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Table For One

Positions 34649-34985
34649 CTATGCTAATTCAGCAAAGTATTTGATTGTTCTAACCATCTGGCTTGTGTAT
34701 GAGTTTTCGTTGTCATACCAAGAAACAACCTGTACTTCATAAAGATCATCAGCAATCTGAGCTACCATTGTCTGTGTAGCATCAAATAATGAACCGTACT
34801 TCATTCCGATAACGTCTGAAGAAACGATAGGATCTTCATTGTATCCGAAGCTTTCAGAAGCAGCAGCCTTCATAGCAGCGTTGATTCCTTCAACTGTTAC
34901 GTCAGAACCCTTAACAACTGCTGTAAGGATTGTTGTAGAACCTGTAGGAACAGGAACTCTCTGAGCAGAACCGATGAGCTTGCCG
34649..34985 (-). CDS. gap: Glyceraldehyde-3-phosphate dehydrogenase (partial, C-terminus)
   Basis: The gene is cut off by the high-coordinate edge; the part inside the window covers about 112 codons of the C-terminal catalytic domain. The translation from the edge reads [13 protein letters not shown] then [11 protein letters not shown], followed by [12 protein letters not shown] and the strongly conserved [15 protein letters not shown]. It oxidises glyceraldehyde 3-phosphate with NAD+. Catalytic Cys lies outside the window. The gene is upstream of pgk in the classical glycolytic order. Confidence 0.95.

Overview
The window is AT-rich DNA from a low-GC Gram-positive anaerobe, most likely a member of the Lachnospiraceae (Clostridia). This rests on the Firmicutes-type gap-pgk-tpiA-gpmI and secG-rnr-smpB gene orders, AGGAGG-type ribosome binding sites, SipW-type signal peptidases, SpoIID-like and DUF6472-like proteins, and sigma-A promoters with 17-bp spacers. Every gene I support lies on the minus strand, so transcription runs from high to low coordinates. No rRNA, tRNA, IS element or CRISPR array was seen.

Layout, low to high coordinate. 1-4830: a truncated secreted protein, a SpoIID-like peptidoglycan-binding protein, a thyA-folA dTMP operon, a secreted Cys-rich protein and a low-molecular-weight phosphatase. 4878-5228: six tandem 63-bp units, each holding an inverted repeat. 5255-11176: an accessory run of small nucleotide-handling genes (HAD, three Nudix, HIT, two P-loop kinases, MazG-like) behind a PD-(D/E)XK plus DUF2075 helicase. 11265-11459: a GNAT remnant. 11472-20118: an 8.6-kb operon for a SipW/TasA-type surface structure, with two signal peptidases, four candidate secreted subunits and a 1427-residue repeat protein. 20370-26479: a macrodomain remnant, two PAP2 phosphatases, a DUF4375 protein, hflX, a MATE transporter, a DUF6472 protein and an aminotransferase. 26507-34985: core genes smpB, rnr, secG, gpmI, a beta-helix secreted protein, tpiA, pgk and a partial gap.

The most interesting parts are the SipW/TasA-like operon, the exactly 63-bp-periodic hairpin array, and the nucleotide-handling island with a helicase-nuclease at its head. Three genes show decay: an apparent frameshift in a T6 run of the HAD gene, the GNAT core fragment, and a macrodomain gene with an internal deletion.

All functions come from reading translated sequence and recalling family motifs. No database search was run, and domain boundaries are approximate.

It is difficult to cook single meals on a regular basis. It can be more work than it's worth, more expensive than grabbing something on the go, and good luck purchasing only enough fresh ginger or paprika to try out a new recipe without being saddled with the task of finding other uses for it before it goes bad. And leftovers get, well, repetitive. For a lot of people, that is reason enough to let the professionals take care of your meals on a regular basis. As a person who enjoys experiencing and supporting other industry establishments, but who cooks all day and maintains odd work hours, I often find myself dining out alone. Truthfully, I usually enjoy the brief down time and have not at all been bothered by the practice, save one, inevitable thing. Whether host or server, the greeting is always "Just one?" I have never expected to be coddled or fawned over, but there must be a better greeting for those dining alone. The attitude that a single customer is not worth the same time and attention as other tables in any establishment is both small and assuming. I also take significant issue with the ever growing service industry habit of responding to requests with "No problem." No problem, to perform duties for which you are paid and, unfortunately, expect and need to be tipped as well? I should hope not. Never mind, for now, my views on tip based employment. Solo table dining should be viewed as neither a malady nor an inconvenience. Surely we can train our undoubtedly otherwise good employees to practice better responses. Shame on managers who are not doing so. If today is the day that person has won the lottery or lost a spouse, received bad news or started a secret shopper job, language is magnified. All language. I am so often ignored or forgotten after being seated, I have recently decided to break away from the practice for a while. Oh, don't worry. I will return to it, I can't help myself. I hold some hope that we as an industry can bring ourselves to break free of this burdensome mindset toward the table for one, and recognize it as an opportunity to bring in each customer's friends, family and audiences, because where one is welcome all will be. For now I invite you to embrace the chance to treat yourself well, light candles, play music that makes your soul happy, break out the good china, put a blanket in the yard. Wine and dine yourself in ways you usually, inexplicably don't. You are worth the time and effort. You deserve a beautiful meal without the hassle. You deserve to celebrate today and celebrate yourself. Table for one? My pleasure.

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